Federal territory

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A federal territory is an area ruled directly by any central government within a federation. The territories are areas in a federation which are not federated states. The federated states are the parts making up the federation itself and sharing the sovereignty with the federal government, while a territory is in no way sovereign.

Unlike a federal district, the territory usually has some degree of self-rule, but the terms are used somewhat differently in different federations.

Federal territories in various federations

Federal territories include:

In India, the federal territories are formally called union territories. There are seven of these: Andaman and Nicobar Islands, Chandigarh, Dadra and Nagar Haveli, Daman and Diu, Lakshadweep, Puducherry, and Delhi.

In Pakistan, the federal territories are the disputed territories of Pakistan-administered Kashmir, only two of these: Azad Kashmir and Gilgit-Baltistan.

Historical federal territories


In Brazil, although mentioned in the Federal Constitution, currently there are no federal territories. Until, 1988 there were three territories: Fernando de Noronha (today a state-level district of Pernambuco), Amapá, and Roraima, now fully recognised states. From 1943 to 1982 Rondônia was also a federal territory (until 1956 under the name of Território do Guaporé).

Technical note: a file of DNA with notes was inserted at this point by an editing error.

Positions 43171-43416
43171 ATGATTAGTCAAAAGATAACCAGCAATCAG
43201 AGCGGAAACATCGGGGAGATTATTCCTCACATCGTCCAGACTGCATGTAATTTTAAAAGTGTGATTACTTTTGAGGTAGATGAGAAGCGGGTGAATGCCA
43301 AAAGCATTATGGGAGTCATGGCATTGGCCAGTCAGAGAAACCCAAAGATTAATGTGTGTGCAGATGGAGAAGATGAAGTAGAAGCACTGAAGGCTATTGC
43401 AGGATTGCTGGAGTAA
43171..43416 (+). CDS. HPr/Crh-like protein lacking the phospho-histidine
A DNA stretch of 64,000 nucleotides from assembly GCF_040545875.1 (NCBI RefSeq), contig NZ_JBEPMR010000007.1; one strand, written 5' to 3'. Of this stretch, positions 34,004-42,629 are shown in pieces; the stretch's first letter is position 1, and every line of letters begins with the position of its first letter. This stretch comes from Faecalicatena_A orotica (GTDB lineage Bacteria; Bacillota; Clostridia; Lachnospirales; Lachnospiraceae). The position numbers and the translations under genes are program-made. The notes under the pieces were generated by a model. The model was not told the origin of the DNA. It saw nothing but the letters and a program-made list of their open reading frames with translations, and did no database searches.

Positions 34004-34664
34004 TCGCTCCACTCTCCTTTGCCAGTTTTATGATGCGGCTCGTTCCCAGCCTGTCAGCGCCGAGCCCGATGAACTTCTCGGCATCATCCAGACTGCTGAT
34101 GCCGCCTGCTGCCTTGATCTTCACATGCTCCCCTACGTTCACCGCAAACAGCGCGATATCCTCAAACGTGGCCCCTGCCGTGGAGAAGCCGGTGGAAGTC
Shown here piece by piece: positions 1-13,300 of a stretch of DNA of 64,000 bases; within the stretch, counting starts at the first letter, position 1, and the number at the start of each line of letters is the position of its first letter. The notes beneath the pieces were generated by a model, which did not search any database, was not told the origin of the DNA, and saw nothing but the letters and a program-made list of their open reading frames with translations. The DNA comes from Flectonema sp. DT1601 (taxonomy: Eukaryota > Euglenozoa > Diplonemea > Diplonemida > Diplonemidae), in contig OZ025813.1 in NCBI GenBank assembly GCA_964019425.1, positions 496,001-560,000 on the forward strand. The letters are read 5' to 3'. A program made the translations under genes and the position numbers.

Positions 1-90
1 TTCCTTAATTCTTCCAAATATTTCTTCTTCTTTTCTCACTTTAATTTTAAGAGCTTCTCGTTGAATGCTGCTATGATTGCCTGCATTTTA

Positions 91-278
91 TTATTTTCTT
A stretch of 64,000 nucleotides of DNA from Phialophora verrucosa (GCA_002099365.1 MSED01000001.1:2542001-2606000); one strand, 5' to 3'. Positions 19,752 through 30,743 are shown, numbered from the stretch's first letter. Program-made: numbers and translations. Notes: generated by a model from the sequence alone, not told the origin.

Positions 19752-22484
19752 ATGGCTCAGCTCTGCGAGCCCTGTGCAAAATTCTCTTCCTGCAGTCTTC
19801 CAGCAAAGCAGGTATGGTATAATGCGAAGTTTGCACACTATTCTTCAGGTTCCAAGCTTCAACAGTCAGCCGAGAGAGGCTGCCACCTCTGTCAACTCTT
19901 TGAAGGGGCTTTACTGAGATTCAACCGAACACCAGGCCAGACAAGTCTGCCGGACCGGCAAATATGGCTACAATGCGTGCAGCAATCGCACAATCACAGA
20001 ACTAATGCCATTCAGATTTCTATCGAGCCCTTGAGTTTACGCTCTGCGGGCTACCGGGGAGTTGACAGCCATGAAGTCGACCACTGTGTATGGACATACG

United States

In the United States, many of the states were territories or parts of territories before reaching statehood, e.g. Louisiana Territory, Oregon Territory, Alaska Territory. Immediately before reaching statehood, these territories of the United States were formally usually of a kind which can be described as organized incorporated territories.

See also